The placement of cooling channels should be made, as was done for our invention, on the outside of the liner, and not on the inside of the jacket. Reasons for doing so include the following: One, in the unfortunate event of a rupture of the gun, the jacket would serve to contain the burst of the liner (the weaker part would be in the liner). However, were the cooling channels in the jacket instead, which would serve to weaken the jacket, then in the event of a rupture the jacket would more easily give way. Thus the whole barrel more likely would catastrophically burst. In addition, cooling is more efficient when the cooling channels are on the liner, since they are closer to the bore where the combustion takes place.
In this invention, the liner channels for cooling are made to be present before assembly and autofrettage. Indeed, the autofrettage provides beneficial results in respect to the channels in that the channels are mechanically strengthened, as was discovered. The autofrettage was found to prestress the channels (as well as the liner), and other elements.
It is therefore an object of the present invention to provide an improved design, suitable for both large and small caliber guns which addresses the heat management issues through active cooling, as well as keeping the stresses generated during firing within allowable limits.
It is another object of the present invention to at a minimum, maintain the fatigue and wear life of large caliber guns, while still having channels placed in the liner for cooling purposes.
Other Objects will appear hereinafter.
The invention comprises a gun barrel that is capable of increased sustained firing rates without exceeding thermal limits of the cannon or cook-off temperatures, or compromising strength or fatigue life. The barrel includes an outer jacket having radially inwardly projecting ports near the breech end projecting inwardly towards an inner liner.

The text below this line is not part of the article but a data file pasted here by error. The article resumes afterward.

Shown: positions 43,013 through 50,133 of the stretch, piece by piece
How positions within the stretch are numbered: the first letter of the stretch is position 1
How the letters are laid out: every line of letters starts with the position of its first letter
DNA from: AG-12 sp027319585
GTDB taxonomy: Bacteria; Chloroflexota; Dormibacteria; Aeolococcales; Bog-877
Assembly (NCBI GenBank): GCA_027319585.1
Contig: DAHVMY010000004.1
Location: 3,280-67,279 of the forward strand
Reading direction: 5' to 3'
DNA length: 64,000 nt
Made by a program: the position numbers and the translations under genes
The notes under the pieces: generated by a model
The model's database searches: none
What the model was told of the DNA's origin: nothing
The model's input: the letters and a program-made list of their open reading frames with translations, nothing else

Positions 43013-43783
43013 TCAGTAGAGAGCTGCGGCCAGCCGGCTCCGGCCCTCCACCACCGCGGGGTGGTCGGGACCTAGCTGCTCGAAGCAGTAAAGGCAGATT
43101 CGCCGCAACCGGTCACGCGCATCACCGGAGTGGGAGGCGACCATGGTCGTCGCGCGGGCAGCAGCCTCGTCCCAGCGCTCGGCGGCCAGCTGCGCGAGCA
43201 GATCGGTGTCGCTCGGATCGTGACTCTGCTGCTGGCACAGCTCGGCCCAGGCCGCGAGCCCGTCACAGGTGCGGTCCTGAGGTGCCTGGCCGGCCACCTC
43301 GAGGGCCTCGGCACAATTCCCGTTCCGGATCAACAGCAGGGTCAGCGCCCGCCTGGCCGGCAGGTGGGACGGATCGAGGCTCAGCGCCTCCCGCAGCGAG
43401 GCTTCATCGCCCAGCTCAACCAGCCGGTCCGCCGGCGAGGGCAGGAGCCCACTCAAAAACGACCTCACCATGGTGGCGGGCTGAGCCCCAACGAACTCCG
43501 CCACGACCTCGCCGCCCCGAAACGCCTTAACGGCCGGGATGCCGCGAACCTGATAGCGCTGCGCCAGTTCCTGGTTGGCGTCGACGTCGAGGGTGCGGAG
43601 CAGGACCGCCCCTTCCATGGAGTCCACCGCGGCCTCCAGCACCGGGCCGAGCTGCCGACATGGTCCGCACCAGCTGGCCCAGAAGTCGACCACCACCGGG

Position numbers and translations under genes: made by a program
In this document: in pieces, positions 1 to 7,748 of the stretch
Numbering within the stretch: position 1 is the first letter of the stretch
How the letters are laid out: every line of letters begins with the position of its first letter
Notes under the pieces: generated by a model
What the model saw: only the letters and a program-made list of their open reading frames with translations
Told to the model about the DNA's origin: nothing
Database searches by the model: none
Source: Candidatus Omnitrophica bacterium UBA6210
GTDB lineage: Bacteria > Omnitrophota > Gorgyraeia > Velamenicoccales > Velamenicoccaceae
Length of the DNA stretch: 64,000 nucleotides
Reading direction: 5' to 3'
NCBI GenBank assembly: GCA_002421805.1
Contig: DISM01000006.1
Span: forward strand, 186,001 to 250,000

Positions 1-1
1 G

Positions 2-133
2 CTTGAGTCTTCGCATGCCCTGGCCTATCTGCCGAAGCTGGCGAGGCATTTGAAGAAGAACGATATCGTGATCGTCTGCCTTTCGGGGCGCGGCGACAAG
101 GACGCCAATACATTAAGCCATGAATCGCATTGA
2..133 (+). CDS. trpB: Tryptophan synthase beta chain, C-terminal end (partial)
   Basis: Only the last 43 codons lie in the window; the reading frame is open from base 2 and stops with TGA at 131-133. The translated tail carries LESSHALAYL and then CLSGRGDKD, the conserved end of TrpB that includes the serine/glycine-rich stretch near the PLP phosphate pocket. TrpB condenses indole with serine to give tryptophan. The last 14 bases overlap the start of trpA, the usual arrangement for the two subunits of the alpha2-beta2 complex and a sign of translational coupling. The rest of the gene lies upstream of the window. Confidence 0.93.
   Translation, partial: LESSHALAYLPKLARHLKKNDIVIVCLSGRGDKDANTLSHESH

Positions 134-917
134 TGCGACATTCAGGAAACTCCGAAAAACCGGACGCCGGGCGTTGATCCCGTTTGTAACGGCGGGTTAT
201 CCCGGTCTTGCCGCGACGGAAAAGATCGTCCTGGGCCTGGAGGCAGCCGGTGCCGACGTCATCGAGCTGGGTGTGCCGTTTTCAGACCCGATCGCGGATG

The inner liner has a circumferentially located annular space communicating with the ports. A plurality of circumferentially spaced longitudinal channels extend from the annual space of the liner to a location beyond the discharge end of the jacket. The liner and jacket include a shoulder located between the breech end of the barrel and the inwardly projecting ports for locating the jacket on the liner.
In a preferred embodiment, the liner includes an outer terminal liner portion on the breech end extending beyond the jacket to permit the liner to be held in position for insertion into the jacket. The jacket is then shrunk fit onto the liner. Since the liner's outside diameter is greater (by about 0.005 of an inch, e.g. about 0.127 mm) than the inside diameter of the jacket, the jacket must be separately heated from the liner until the jacket inside diameter will expand to permit insertion of the liner. This outer terminal liner portion is removed to form a desired barrel length during finishing of the barrel. Similarly, the jacket includes an outer terminal jacket portion on the breech end extending partially between the outer terminal liner portion and the desired barrel length so that when the outer portions are removed a true alignment of the barrel is achieved. The resulting assembly is then autofrettaged to the desired prestress condition, creating a permanent integral structure capable of significantly improved utility as a gun barrel.
For a more complete understanding of the invention, reference is hereby made to the drawings:
FIG. 1 is a side elevational view, in section, of a finished barrel according to this invention.
FIG. 2 is a view taken along the line A--A shown in FIG. 1.